January 17, 2017
We just updated our charts about law journal submissions, expedites, and rankings from different sources for the Spring 2017 submission season covering the 203 main journals of each law school.
A couple of the highlights from this round of revisions are:
First, again the chart includes as much information as possible about what law reviews are not accepting submissions right now and what dates they say they'll resume accepting submissions. Most of this is not specific dates, because the journals tend to post only imprecise statements about how the journal is not currently accepting submissions but will start doing so at some point in spring.
Second, while 72 law reviews still prefer or require submission through ExpressO, the movement toward the number of journals using and preferring Scholastica continues: 27 schools now require Scholastica as the exclusive avenue for submissions, with 25 more preferring or strongly preferring it, and 25 accepting articles submitted through either ExpressO or Scholastica,.
The first chart contains information about each journal’s preferences about methods for submitting articles (e.g., e-mail, ExpressO, Scholastica, or regular mail), as well as special formatting requirements and how to request an expedited review. The second chart contains rankings information from U.S. News and World Report as well as data from Washington & Lee’s law review website.
Information for Submitting Articles to Law Reviews and Journals: http://papers.ssrn.com/sol3/papers.cfm?abstract_id=1019029
The Washington & Lee data on citations to law reviews is not very useful, since it does not correct for volume of publication. As a rule of thumb, law review status tracks the hosting law school's status, though the further down the hierarchy one goes, the less meaningful the distinctions become. 2nd-tier specialty journals at some top schools can offer be a better bet than the main law review at other schools--you need to ask colleagues in your specialty to find out.
December 07, 2016
MOVING TO FRONT(ORIGINALLY POSTED NOVEMBER 24, 2009--I HAVE UPDATED CERTAIN NUMBERS)
With luck (and luck will help since the academic job market remains tight), some of you seeking law teaching jobs will get offers of tenure-track positions in the next couple of months. What then? Here's roughly what I tell my Texas and Chicago advisees they need to find out, and in the interest of having it written down in one place and for the benefit of others too, here it is (not in order of importance):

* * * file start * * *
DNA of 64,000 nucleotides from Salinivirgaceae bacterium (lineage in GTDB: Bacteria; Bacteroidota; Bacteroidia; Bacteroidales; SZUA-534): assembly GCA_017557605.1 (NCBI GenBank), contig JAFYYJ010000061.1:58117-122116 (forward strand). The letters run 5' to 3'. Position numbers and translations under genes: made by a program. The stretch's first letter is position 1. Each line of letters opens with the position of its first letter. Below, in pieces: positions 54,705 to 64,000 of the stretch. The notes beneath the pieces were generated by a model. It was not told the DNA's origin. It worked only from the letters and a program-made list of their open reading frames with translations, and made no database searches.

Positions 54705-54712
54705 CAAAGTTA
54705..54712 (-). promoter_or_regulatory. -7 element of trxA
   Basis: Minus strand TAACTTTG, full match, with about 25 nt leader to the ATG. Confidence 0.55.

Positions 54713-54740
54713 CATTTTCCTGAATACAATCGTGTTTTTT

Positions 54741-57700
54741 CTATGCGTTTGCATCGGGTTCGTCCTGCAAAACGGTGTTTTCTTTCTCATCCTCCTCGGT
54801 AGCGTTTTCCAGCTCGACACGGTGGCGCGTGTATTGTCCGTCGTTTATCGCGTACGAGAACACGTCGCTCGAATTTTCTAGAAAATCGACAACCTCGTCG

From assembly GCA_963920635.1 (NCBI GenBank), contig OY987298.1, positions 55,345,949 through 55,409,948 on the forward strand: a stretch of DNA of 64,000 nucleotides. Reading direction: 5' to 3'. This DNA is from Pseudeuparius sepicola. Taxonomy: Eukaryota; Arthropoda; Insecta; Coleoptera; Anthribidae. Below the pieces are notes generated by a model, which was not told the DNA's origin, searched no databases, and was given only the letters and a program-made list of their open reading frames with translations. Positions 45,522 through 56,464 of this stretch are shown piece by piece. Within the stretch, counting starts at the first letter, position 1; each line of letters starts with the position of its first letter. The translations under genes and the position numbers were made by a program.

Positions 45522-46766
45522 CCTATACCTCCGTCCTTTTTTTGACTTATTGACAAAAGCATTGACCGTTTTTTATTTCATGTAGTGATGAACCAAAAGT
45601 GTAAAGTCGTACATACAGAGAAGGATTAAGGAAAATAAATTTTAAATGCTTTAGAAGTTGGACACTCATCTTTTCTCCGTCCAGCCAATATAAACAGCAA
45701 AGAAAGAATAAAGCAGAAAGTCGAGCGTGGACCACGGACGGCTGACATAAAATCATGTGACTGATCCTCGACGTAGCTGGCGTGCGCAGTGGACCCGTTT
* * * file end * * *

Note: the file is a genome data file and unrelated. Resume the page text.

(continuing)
1. You will want to get (in writing eventually) the basic salary information, obviously, and the nature of summer research support and the criteria for its award (is it automatic for junior faculty? contingent on prior publication [if so, how much?]? awarded competitively (if so, based on what criteria/process)?). You should also find out how salary raises are determined. Are they, for example, lock-step for junior faculty? Fixed by union contract? (Rutgers faculty, for example, are unionized, a huge advantage and why they are among the best-paid faculty, not just in law, in the country.) Is it a 'merit' system, and if so is it decanal discretion or is their a faculty committee that reviews your teaching and work each year?
2. You should ask for a copy of the school's tenure standards and get clear about the expectations and the timeline. Does any work you have already published count towards meeting the tenure standard?
3. What research leave policy, if any, does the school have? A term off after every three full years of teaching is a very good leave policy; some schools have even better policies, most have less generous leave policies. (If there is a norm, it is a term off after every six years.) Many schools have a special leave policy for junior faculty, designed to give them some time off prior to the tenure decision. Find out if the school has such a policy.